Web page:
The film has many settings in common with Silent Hill, such as the hospital and subway. In the first game, Harry Mason dies and everything was just a hallucination in the “bad ending.” In the second game, James Sunderland shares the initials of Jacob Singer and his jacket is very similar to Jacob’s US Army jacket. In the third game, Heather Mason must find the Bergen Street platform. There is a scene of Jacob, strapped to a gurney, going down a nightmarish hospital hall that is reminiscent of the scene in which James is wheeled through a hall on a gurney in Brookhaven Hospital. In the texture files, the same poster Jacob Singer sees in the subway can be found. Among other things, the “twitch” that many monsters do with their heads, one example being Valtiel, was inspired by the film. The hospital scene in the movie depicts a bicycle’s wheel turning by itself, similar to a wheelchair seen in Brookhaven’s basement by Heather. A few moments later, a humanoid is seen in a sort of frame/box, which has also been seen in the series, such as the corpses in Pyramid Head’s lair in the Labyrinth, and around bosses such as Mary and Abstract Daddy.


61

+ XxKyubi_kunxX on January 7th, 2012 at 3:42 pm said:

The heck? Why isn’t my last comment showing? :|


62

+ XxKyubi_kunxX on January 7th, 2012 at 3:45 pm said:

@48 and @55

I’m going to have to agree somewhat with 55, though I have to call him out on one thing. Vatra did not make any other Silent Hill title, the only one they have and are working on is Downpour. First three games were made by Team Silent. Homecoming was made by Double Helix, Shattered Memories and Origins were made by Climax Studios. Vatra didn’t come in to this until recently. So countering his argument, yes they were made by the Japanese.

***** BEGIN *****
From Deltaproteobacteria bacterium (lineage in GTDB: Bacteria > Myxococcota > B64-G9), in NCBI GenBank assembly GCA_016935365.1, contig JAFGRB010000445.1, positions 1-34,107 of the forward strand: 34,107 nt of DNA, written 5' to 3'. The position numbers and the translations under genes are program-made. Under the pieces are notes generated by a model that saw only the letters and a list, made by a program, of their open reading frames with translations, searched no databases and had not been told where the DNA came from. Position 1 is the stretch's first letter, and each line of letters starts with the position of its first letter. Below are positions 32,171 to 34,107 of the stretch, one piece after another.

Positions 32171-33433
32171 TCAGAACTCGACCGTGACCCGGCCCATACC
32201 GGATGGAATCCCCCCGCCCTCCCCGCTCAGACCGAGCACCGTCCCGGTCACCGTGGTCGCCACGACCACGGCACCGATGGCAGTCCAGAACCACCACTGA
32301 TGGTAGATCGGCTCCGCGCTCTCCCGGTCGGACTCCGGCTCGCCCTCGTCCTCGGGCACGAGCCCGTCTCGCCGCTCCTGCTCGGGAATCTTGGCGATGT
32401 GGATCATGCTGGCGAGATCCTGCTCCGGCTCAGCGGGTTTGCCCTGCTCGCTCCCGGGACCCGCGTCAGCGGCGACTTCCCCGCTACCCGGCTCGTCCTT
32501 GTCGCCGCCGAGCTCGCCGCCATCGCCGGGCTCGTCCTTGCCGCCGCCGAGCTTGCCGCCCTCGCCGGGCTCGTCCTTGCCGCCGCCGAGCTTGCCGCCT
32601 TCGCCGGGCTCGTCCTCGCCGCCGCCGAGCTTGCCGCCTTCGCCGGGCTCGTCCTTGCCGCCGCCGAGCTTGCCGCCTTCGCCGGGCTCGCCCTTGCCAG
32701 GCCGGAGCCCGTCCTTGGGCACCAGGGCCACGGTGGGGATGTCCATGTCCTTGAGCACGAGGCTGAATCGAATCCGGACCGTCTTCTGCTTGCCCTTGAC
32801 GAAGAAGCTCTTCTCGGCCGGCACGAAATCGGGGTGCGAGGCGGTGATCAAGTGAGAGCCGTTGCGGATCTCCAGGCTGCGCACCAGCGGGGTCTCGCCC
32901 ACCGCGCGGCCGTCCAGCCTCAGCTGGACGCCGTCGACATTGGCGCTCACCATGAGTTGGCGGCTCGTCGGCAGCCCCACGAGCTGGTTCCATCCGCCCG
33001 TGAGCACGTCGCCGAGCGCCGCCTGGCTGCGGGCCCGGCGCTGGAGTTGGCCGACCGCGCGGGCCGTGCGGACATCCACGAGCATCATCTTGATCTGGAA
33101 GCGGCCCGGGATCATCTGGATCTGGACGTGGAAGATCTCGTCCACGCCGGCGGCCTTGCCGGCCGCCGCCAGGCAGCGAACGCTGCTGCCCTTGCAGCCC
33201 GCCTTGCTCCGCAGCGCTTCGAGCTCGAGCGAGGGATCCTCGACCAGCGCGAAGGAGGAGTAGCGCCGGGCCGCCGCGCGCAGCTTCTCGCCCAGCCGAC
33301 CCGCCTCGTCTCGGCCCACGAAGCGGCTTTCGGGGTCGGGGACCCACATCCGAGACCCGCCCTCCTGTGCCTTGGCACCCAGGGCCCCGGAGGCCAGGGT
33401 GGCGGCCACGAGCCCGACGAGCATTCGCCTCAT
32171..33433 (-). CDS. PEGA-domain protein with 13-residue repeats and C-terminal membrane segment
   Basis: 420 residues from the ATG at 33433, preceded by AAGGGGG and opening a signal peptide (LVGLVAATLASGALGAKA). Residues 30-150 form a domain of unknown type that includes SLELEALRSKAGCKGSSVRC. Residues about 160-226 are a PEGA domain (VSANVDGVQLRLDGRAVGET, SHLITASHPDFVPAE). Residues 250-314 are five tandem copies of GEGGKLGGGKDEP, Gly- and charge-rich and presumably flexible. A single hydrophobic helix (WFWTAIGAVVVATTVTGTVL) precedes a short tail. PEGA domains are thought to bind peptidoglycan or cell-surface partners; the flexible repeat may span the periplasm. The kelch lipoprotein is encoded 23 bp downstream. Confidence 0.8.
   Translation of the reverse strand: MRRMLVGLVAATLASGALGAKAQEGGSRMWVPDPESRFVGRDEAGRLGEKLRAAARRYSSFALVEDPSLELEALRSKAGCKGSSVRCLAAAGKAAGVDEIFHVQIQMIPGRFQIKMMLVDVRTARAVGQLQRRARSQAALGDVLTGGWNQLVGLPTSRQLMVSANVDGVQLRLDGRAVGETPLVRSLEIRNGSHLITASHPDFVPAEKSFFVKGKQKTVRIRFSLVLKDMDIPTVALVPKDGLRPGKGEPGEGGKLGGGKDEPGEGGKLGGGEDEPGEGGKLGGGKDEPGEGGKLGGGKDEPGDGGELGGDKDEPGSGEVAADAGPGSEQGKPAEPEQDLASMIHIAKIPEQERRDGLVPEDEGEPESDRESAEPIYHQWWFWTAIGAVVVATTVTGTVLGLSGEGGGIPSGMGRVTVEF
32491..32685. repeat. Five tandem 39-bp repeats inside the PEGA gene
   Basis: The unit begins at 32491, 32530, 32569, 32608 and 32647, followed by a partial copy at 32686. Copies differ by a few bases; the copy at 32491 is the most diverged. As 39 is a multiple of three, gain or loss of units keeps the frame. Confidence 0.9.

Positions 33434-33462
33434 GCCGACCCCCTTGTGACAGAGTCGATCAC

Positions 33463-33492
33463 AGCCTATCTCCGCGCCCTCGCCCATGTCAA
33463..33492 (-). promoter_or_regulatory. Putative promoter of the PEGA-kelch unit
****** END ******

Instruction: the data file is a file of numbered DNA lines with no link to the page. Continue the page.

However, I will agree with him for the fact that psychological horror is NOT exclusive to the Japanese.

In fact, many of the inspirational works for Silent Hill come from American movies, books and comics, Jacob’s Ladder being the most prominent.. Many things were borrowed from that [The next post I'll post will tell exactly how.]

Others include The Exorcist III, Event Horizon, Alice, The Cell, and Nightmare on Elm Street. [Other examples of not just inspirational movies but books and comics as well can be found here: http://silenthill.wikia.com/wiki/Inspirational_works_of_Silent_Hill It also gives reasons as to how they are related]


63

+ GarrettHawke on January 15th, 2012 at 8:31 pm said:

If they can pull this off, they will earn my respect. I cannot wait to play it after reading the interview…